Monday, November 20, 2006


A recent article by Ameet Sachdev on brought to the forefront a new practice by many lawyers: "blawgging". In the article titled Blogging Lawyers: The Ethics Debate, Sachdev highlights what different states are doing to tackle ethical issues brought about by the journaling lawyers. Many believe that the blogs are being used as free advertising. A large can of worms may have just been opened in the blogging world.
"'If I blog and I talk about the law, why should that be treated any differently from a lawyer who goes to a senior center and gives a free talk about elder care?' said Marty Schwimmer, a lawyer who writes a blog about trademark and copyright law."

Many states are beginning to try to regulate what is posted on the lawyers' blogs, bringing about concerns of freedom of speech and professional ethical conduct. It seems to me that regulation of online content is becoming a large problem. I do agree that there should be some restrictions online, but I think that regulating anyone's blog is a direct infringement on a person's rights.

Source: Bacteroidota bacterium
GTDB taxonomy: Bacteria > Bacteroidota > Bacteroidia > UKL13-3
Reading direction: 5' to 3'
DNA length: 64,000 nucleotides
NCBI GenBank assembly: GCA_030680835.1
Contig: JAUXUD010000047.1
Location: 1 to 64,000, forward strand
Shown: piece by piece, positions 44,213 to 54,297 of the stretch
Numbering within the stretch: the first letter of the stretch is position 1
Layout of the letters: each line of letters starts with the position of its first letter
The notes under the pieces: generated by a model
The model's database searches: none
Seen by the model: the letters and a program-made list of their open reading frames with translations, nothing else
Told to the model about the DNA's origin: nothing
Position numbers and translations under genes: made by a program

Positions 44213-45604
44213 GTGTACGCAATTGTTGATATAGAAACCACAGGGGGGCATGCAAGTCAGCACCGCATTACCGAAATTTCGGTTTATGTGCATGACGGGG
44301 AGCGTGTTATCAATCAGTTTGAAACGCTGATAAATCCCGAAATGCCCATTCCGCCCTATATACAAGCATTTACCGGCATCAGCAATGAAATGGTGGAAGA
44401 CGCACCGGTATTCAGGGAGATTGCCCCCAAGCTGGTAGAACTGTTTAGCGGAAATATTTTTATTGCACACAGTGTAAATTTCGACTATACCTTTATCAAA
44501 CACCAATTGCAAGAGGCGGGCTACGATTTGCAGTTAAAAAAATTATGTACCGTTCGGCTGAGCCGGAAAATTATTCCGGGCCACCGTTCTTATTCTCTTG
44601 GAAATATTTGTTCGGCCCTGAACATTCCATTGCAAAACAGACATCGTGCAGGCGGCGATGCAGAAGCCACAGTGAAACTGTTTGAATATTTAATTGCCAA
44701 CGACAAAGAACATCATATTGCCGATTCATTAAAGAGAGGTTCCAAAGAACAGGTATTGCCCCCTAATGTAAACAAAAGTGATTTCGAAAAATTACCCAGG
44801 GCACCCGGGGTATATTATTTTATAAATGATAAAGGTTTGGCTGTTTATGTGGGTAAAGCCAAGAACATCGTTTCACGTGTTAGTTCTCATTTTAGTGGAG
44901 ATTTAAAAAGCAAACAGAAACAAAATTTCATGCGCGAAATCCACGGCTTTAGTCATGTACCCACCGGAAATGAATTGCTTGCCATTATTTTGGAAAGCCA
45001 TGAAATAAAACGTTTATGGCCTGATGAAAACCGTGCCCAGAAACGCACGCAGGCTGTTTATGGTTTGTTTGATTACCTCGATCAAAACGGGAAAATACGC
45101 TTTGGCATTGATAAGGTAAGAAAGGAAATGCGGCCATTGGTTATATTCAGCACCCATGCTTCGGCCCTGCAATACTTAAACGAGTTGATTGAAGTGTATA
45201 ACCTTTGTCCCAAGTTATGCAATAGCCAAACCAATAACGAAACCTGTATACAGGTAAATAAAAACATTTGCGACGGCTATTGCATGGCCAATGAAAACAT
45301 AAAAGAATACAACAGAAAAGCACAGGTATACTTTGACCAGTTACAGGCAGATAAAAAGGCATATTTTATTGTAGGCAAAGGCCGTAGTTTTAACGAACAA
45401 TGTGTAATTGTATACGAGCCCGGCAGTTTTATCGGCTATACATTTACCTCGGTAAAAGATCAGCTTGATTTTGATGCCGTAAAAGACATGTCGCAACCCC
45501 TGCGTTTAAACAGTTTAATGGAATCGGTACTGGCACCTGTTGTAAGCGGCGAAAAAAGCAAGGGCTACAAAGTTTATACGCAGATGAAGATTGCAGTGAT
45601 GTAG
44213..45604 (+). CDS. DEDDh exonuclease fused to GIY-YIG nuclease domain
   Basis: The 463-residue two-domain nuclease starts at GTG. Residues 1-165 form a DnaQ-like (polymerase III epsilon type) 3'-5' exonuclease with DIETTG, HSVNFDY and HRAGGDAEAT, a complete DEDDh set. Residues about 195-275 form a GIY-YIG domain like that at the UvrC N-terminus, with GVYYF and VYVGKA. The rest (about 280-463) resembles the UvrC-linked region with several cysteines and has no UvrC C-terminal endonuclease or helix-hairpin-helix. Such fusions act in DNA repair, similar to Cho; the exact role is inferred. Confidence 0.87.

"The New York state's office of court administration has proposed some requirements that may pose a burden to lawyer bloggers. One amendment would require attorneys to provide copies of all ads. The definition of advertisements would include Web sites, e-mails, blogs and speeches."

I am ok with some online regulation, but to me, a blog is a personal journal. Bloggers don't have a whole lot of control over who reads their blog, unless they want to. If lawyers can get some free "advertising" out of the deal, more power to them. If regulations are going to be put into effect, they will need to be very specific and much less broad than what New York is proposing. It's not as if the blogs are being shoved in people's faces--many go out looking for them.


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